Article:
The protection circuit drives three relays. The first one is Schrak relay for the soft start circuit. It is turned off after 1 second. The other two relays are output relays for speakers. They turn on after 10 seconds when all DC parameters in the amp are stable. The latter two are high quality SDS relays, very expensive ones. I had them for ages in my drawer so this was the right opportunity to use them finally. Also, I added AC off detection circuit which should turn off the output relays when AC goes off (thus avoiding unwanted noise in speakers). As the final ingredient of the cake, I put a LED as indicator of protection state. This LED blinks when something goes wrong and it is very usefull for detecting what triggers the protection. (For example, when I turn on a vacuum cleaner, it often happens that protection circuit triggers as if AC is turned off).
Landing. Once the mounting board was finished it was the time to put it inside the box. Prior to "landing" i installed distancers of 1cm in height, which would provide space between the box bottom and the mounting board. I used eight of those for extra stability. When I finally landed the mounting board, I realised something terrible: heatsink ribs orientation was not suited for this box! Instead of going up-down, they go left-right. It was a defeat of the moment indeed. After some thinking I got an idea to put a brushless cooler between the sinks in order to provide more air flow. I was afraid that this woud make noise and be heard in the speakers... This had to be tested...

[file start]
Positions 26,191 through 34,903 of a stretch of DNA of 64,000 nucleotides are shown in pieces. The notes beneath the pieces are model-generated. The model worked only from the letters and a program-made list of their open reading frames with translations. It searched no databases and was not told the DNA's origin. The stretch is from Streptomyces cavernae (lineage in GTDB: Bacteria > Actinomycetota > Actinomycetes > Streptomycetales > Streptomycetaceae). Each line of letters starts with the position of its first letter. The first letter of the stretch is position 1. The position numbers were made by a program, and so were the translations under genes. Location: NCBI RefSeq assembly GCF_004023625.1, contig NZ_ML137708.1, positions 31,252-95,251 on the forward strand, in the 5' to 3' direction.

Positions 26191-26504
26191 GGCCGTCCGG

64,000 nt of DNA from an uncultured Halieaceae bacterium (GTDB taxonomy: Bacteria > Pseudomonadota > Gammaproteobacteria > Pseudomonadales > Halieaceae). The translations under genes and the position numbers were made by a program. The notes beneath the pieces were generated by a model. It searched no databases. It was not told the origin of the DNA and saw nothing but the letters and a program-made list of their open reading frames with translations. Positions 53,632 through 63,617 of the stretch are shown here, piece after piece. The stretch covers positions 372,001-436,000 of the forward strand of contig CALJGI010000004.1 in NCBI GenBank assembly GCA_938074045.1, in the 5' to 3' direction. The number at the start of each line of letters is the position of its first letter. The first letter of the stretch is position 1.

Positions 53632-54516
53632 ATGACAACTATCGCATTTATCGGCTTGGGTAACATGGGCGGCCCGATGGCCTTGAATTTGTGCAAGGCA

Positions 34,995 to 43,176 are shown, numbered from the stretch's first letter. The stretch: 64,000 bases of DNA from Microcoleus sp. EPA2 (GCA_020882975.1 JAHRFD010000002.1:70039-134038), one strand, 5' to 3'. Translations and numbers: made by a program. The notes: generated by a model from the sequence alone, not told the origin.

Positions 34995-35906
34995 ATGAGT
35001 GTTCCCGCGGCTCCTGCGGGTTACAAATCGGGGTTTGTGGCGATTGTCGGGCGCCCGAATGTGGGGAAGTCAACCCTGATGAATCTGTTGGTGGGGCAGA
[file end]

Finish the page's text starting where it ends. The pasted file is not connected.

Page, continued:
Final touch. The box was designed to be very simple in design, with one power switch and a LED. On the sides of the box I decided to put wood. However, the carpenter did not understand me, instead of having 2cm on the outside of the box and 1cm of wood inside the box, he did it vice versa. This is ok, as I will cut the wood again, but this time by myself. I just need some free time...
Sound. Ah, this amp sounds great! Sansui ES-209 finally got the right driver. I am currently using Onkyo Integra p3060R preamp, which is a masterpeice indeed. For the source of the sound I use Sony CDP202es and tweaked Philips CD910. Both CDs work well with Studio. My fears were not in place, the cooler is not making any noise at all. When the sources of sound are not playing, it is amazing how silent the Studio is. If I put the potentiometer of preamp to high values, I can barely hear a little noise. Also, it seems that PIC is not interfering with the sound too. It is quiet in its place, maybe too fast with triggering the protection, but maybe it is better this way.
Fell free to ask what you want to know. Also, I am willing to provide schematics for the protection circuit, soft start and program for PIC (in mikroPascal). I just need some time to prepare it all.